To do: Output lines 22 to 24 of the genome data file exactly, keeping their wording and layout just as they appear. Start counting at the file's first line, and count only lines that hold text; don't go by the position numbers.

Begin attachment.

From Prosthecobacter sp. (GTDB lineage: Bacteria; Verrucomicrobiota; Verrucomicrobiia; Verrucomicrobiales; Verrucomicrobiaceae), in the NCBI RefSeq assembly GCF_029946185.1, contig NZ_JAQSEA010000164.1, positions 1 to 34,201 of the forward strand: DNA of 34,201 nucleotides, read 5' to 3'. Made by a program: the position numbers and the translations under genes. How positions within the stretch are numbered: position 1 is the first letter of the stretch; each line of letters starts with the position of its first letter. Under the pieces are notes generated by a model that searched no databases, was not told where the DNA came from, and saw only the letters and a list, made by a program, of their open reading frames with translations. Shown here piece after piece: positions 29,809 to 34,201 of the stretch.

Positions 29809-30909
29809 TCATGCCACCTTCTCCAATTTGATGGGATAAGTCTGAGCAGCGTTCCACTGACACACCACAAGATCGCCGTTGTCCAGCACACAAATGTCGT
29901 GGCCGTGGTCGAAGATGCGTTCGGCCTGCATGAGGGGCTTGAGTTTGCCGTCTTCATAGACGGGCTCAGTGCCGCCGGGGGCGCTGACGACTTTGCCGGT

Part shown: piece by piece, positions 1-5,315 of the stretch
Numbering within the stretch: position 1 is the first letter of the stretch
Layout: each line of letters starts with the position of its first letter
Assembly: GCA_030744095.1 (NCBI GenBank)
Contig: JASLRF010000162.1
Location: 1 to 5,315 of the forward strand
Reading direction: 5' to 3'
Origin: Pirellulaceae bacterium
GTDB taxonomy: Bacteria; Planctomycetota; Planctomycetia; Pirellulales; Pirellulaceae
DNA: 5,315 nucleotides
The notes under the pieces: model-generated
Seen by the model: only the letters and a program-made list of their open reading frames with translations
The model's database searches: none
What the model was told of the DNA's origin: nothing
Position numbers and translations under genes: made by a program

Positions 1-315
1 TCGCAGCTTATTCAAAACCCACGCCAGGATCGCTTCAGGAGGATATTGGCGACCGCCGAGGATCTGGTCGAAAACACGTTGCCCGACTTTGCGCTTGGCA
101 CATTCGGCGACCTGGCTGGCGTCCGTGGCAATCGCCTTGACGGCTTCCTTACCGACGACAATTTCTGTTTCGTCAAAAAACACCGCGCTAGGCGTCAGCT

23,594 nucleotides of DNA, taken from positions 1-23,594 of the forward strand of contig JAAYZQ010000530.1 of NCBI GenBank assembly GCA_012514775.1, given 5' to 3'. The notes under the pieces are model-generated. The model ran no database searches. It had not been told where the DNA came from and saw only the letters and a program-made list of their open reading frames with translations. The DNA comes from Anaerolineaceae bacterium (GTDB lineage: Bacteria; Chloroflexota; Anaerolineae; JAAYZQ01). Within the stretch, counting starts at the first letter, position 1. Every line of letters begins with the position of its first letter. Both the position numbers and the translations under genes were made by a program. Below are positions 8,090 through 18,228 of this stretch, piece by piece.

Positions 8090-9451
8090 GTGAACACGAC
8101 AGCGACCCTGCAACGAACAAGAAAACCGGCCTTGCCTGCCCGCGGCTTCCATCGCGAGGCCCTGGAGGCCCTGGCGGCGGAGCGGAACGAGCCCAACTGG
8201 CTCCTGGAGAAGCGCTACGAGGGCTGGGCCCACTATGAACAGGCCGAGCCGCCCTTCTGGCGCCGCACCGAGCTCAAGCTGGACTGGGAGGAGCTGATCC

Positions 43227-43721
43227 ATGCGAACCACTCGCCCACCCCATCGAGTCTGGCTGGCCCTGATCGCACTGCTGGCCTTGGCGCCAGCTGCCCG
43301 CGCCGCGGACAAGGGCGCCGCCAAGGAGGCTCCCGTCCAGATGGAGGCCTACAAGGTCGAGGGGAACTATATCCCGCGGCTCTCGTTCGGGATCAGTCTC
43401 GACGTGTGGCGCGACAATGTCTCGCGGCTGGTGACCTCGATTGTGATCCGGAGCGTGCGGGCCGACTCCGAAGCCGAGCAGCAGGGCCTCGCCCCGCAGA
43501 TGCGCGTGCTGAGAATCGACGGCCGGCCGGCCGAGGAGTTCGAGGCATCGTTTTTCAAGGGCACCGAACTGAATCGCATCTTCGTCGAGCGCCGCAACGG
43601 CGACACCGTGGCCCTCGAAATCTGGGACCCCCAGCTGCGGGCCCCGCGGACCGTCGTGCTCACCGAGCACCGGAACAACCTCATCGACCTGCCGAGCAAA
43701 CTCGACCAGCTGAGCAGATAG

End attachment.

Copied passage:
101 CATTCGGCGACCTGGCTGGCGTCCGTGGCAATCGCCTTGACGGCTTCCTTACCGACGACAATTTCTGTTTCGTCAAAAAACACCGCGCTAGGCGTCAGCT

23,594 nucleotides of DNA, taken from positions 1-23,594 of the forward strand of contig JAAYZQ010000530.1 of NCBI GenBank assembly GCA_012514775.1, given 5' to 3'. The notes under the pieces are model-generated. The model ran no database searches. It had not been told where the DNA came from and saw only the letters and a program-made list of their open reading frames with translations. The DNA comes from Anaerolineaceae bacterium (GTDB lineage: Bacteria; Chloroflexota; Anaerolineae; JAAYZQ01). Within the stretch, counting starts at the first letter, position 1. Every line of letters begins with the position of its first letter. Both the position numbers and the translations under genes were made by a program. Below are positions 8,090 through 18,228 of this stretch, piece by piece.

Positions 8090-9451